• States the main conditions of employment, including salary, for the
• States how and to whom the enquiry or application can be made
• Presents all the above points in a concise but attractive form
• Conforms to legal requirements
• Attracts sufficient numbers of suitable applicants
The Selection Process
• To have information about candidates in a
standardised format that facilitates
• Enable applicants to give a full and fair
account of themselves and their suitability
for the vacancy
• Can be used as the basis for the interview
We need to have different forms to meet differing
demands of major employee groups, e.g.
managers, professionals, clerical, manual.
One way of differentiating is to employ:
‘closed’ forms (requiring only routine information
for unskilled manual and clerical jobs)
‘open’ forms (requiring the expression of opinions
and judgements + routine info for managerial,
executive and professional positions)
Example of a ‘closed’ form
Job applied for:
Date of Birth:
Place of Birth:
Notice required in present job:
Example of a ‘open’ form
(first two sections as in closed form)
Current Position & Salary:
Brief Details of Previous Posts:
(commencing with most recent)
What attract you to this post?
What contribution do you think you can make?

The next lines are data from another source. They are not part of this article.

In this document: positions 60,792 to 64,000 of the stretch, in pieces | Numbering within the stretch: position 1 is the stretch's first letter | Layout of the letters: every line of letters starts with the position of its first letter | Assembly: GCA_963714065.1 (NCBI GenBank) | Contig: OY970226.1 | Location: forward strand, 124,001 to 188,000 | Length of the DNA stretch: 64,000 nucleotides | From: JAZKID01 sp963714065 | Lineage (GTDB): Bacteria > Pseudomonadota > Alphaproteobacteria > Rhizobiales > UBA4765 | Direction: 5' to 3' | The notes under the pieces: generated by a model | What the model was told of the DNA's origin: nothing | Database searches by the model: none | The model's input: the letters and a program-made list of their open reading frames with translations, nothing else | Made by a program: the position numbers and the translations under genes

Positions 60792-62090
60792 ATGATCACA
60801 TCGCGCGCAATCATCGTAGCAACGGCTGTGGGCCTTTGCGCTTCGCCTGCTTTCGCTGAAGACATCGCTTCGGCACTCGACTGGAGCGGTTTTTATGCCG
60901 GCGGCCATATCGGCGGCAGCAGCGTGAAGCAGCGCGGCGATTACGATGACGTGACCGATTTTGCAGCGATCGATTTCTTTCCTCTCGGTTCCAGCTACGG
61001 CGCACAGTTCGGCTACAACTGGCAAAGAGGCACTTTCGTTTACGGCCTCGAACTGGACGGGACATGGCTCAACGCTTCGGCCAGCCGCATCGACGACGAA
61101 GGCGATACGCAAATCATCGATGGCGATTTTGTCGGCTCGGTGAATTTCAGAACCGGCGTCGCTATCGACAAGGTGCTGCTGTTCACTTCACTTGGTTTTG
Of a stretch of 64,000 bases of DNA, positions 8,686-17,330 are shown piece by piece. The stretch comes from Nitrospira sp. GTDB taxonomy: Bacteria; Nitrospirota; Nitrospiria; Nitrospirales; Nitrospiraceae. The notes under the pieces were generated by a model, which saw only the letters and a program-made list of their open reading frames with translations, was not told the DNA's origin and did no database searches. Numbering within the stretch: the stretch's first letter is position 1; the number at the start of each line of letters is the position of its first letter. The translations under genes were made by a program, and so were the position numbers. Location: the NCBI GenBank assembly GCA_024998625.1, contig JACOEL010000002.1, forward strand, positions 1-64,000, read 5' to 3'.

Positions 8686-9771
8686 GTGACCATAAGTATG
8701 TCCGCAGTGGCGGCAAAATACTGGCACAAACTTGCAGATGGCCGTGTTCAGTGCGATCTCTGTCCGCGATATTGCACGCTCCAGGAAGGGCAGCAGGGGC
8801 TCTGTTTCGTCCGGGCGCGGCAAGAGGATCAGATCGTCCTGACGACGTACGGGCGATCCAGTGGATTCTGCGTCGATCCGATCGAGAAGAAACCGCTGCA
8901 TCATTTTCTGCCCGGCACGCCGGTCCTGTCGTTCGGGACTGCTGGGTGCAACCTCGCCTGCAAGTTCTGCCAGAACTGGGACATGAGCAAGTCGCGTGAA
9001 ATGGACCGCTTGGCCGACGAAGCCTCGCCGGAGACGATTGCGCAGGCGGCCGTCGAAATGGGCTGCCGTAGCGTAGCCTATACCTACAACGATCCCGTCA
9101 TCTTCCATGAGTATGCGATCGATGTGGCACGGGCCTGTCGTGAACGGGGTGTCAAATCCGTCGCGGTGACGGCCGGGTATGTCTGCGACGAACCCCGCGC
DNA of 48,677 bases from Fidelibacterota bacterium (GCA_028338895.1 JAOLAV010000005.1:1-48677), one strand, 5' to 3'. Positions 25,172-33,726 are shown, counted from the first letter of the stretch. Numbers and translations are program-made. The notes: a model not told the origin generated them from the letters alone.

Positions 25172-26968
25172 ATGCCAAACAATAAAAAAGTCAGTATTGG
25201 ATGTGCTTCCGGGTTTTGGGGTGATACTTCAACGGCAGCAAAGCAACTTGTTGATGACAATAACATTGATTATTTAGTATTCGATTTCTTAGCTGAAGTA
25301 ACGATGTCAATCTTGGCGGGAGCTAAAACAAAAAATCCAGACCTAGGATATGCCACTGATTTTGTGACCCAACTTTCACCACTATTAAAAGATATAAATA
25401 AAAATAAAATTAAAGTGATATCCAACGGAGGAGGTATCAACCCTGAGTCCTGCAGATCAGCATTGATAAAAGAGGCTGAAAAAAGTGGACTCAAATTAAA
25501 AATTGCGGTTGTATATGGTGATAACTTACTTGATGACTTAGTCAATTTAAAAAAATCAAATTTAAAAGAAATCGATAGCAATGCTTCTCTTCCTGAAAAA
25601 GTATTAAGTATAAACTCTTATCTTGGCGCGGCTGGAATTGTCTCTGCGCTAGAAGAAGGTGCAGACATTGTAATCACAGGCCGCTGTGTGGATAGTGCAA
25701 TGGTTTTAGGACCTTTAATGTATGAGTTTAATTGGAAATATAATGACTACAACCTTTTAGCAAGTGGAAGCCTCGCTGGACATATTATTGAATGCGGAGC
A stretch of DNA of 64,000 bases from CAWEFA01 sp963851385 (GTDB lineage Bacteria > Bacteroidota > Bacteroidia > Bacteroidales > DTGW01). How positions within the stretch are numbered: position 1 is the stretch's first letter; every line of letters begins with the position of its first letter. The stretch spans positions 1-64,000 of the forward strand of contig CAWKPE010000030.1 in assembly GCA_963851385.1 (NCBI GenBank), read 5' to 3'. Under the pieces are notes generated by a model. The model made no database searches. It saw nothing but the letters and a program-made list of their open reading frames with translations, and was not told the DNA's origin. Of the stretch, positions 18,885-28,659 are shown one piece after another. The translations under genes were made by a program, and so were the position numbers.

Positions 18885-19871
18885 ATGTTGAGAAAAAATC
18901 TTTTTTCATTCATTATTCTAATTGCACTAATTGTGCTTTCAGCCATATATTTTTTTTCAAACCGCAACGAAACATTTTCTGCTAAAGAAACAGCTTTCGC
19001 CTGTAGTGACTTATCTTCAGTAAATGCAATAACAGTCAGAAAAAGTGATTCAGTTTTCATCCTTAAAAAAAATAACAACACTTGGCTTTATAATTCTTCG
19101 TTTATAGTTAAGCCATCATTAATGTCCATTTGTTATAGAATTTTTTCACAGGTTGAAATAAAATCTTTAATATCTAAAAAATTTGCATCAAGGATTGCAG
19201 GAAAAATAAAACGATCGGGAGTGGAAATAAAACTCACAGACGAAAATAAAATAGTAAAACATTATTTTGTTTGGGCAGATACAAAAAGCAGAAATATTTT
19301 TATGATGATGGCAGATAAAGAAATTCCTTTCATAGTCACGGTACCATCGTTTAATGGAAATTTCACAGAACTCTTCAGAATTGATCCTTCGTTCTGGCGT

What has given you the greatest satisfaction at work to date?
How do you see your career developing in the next few years?
Notice required by present employer:
Referees: Please supply the names of two persons abel to
provide a reference on your behalf.
The Curriculum Vitae
The candidates own description of how they see their
personal history in relation to a job application.
A combination of two elements:
1. Standard/routine information
2. Personalised information
1. Name, address, telephone, email
2. Age, marital status
3. Education: secondary
4. Qualifications: GCSE’s, A levels,
certificates, diplomas and degrees
5. Professional memberships, e.g. ACCA,
to elaborate on one’s work/professional experience
– Job history/achievements
– Motivation/skills (e.g. IT, Languages)
– Personal interests/other activities
Neat, clear print-out, brief
Also referred to as: ‘pre-selection’ or ‘selecting out’
• Economic conditions determine whether pre-selection
• Application forms and CVs form the core of preselection
• Reliability depends strongly on well-designed
systematic pre-selection procedures
Brief statements about a candidate made by a third party,
usually the candidate’s superior
Intended to confirm information supplied by applicants
Referees are asked to provide:
1. Factual information about the candidate’s
period of employment in their organisation
2. Evidence concerning the candidate’s personal
character (sobriety, honesty, reliability etc)
Effects of referees on outcome of selection process not